The life and times of a Northumberland Miller

Edward James, my 4th great-grandfather, was born in the small village of Whalton, which is situated a few miles south-east from Morpeth in Northumberland. He was baptised in the local parish church on the 30th April 1780. The village today is still barely more than a hamlet and is as it always was, a rural, agricultural community. It still hosts an annual Bale Fire on July 4th, the date on which midsummer's eve was celebrated before the introduction of the Gregorian calendar to England in 1752.

He grew up in Whalton, where he learned the trade of Miller, most likely from his father, although at this point, I have yet to confirm that positively. By 1806 he had moved his residence to the city of Newcastle upon Tyne, where he carried on his trade of Miller. In 1801 Newcastle upon Tyne had a population of 33,322, but as an expanding industrial city the population grew rapidly. By the time of Edward’s death in 1857, the population of the city had reached about 82,000 persons. It is quite obvious why he relocated to the city, the market and demand for bread was growing and there was good money to be made.

A typical windmill of the 18th century

On 27th April 1806, Edward married Ann Watson from Borrowstounness, Linlithgowshire, Scotland, I believe in the parish church of All Saints in Newcastle upon Tyne. The next official record of him I have is the 1841 census, which has him living at 18 Gibson Street and his occupation is confirmed as a Miller.

He next appears in the 1851 census living at 20 Richmond Street and despite his advanced age, is still listed with the occupation of Miller. Listed at the same address is his wife, Ann, his daughter, Frances and his 12 year old Grandson, Edward Robson, who is noted as being an Apprentice. He is obviously learning the trade of Miller. Edward’s youngest son, Joseph, born in 1822, is already a Miller in his own right by this time. He dies a wealthy man in 1882, leaving a significant estate.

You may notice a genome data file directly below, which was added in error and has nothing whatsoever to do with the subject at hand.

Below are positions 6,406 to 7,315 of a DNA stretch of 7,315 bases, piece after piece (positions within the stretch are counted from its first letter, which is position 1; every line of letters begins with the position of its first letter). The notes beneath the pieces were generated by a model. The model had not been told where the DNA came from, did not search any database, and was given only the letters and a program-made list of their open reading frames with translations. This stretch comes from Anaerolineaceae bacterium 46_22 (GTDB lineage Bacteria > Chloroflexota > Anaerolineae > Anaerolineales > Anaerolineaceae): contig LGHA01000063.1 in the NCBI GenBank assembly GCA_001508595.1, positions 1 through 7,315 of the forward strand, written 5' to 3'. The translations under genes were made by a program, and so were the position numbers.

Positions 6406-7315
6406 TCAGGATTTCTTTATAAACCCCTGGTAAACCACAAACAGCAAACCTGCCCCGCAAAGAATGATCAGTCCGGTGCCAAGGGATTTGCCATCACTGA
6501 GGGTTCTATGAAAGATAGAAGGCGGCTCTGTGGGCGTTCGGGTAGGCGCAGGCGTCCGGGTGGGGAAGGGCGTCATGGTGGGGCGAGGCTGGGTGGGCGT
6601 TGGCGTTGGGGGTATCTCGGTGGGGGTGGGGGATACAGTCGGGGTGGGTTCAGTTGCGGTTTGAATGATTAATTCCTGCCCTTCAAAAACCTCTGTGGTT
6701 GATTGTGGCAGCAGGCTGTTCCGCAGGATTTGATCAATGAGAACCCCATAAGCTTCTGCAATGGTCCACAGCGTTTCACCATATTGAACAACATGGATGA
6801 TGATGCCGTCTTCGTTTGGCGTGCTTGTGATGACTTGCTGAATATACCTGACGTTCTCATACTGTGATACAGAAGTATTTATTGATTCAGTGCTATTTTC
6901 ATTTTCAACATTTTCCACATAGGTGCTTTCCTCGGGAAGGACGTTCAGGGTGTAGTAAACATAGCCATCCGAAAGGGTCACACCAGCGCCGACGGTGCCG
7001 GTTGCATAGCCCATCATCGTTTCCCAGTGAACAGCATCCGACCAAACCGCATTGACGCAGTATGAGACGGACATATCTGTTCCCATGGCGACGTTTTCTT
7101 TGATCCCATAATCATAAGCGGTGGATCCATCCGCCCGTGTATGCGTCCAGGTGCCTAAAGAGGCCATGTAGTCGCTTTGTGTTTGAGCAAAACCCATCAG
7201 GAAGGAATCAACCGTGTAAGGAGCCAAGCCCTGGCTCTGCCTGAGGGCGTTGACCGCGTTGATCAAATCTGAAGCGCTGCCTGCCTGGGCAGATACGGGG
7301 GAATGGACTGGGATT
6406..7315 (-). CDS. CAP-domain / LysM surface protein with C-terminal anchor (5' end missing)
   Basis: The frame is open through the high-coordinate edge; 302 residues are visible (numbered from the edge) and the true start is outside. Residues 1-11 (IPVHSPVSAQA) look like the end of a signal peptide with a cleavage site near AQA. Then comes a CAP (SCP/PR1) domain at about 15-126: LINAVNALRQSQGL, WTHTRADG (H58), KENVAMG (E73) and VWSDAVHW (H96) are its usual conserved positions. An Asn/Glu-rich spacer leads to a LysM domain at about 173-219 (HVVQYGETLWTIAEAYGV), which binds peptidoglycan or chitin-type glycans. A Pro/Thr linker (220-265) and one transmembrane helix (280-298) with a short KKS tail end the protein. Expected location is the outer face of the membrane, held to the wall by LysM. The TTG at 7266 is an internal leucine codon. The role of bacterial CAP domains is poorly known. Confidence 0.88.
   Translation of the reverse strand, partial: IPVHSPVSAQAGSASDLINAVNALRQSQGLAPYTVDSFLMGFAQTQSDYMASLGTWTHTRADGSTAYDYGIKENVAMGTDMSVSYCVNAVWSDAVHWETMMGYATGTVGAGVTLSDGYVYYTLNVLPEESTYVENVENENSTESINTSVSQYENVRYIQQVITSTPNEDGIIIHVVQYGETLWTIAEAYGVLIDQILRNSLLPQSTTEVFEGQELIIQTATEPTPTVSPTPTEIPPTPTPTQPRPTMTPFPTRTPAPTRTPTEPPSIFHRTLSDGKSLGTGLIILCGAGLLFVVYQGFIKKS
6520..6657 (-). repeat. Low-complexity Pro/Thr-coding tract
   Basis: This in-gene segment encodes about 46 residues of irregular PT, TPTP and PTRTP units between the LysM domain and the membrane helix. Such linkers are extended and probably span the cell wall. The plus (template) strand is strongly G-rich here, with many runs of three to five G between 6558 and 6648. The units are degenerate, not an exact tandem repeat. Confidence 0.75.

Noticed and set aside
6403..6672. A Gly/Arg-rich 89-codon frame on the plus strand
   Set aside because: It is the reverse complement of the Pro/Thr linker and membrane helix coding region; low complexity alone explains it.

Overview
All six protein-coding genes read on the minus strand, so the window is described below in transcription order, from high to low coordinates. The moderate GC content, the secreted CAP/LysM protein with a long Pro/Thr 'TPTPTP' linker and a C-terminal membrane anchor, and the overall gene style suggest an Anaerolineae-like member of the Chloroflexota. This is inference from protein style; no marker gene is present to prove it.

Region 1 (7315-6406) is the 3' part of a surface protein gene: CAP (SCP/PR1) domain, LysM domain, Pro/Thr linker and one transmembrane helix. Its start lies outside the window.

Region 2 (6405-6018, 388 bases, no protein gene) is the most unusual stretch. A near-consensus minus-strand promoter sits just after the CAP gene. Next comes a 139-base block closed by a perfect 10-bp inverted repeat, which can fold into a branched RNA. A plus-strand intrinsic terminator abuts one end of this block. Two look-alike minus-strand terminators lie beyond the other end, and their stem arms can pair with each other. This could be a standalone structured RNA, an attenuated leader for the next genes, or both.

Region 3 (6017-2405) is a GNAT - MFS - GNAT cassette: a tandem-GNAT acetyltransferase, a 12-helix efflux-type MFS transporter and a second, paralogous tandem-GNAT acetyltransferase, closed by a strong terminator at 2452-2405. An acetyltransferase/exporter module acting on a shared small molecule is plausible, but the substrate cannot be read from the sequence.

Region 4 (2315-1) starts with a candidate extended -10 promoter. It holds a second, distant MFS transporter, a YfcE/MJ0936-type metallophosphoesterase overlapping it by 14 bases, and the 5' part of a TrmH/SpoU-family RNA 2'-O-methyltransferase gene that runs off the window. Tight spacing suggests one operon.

Edward’s wife, Ann, passed away on 21st September 1853 at their home in Richmond Street. She had suffered from cholera for two days and at the age of 70, she really had little chance of survival. Her death was attended by her son William, who at that time was living at Park Hall Lodge, Gateshead. 

In 1852/53 there was a terrible epidemic of cholera in Newcastle, so bad in fact that the government of the day commissioned an inquiry into it. At one point, 1,500 people died of cholera in the space of just nine weeks. That wasn't the only epidemic to afflict the city. Between 1839 and 1853 there were many others, including, Scarlet Fever.

Edward lived on for another four years and at some point between 1853 and the time of his death, moved his residence to 18 Gibson Street, where he passed away at the age of 77. The official listed cause of his death was ‘Diarrhoea 15 hours’, but of course that must have had an underlying cause, probably either bad water or bad food. Given the symptoms, I strongly suspect that Edward may also have fallen victim to cholera.

The manner of the deaths of Edward and Ann left me with a sense of sadness. After living such long lives for the era, they deserved more dignified ends. Unfortunately, Newcastle upon Tyne was a pretty fetid, rank place by the middle of the 19th century and such deaths were far from uncommon. 

I am not exactly sure where Edward and Ann are buried, but I believe it may well be in the parish church of All Saints.

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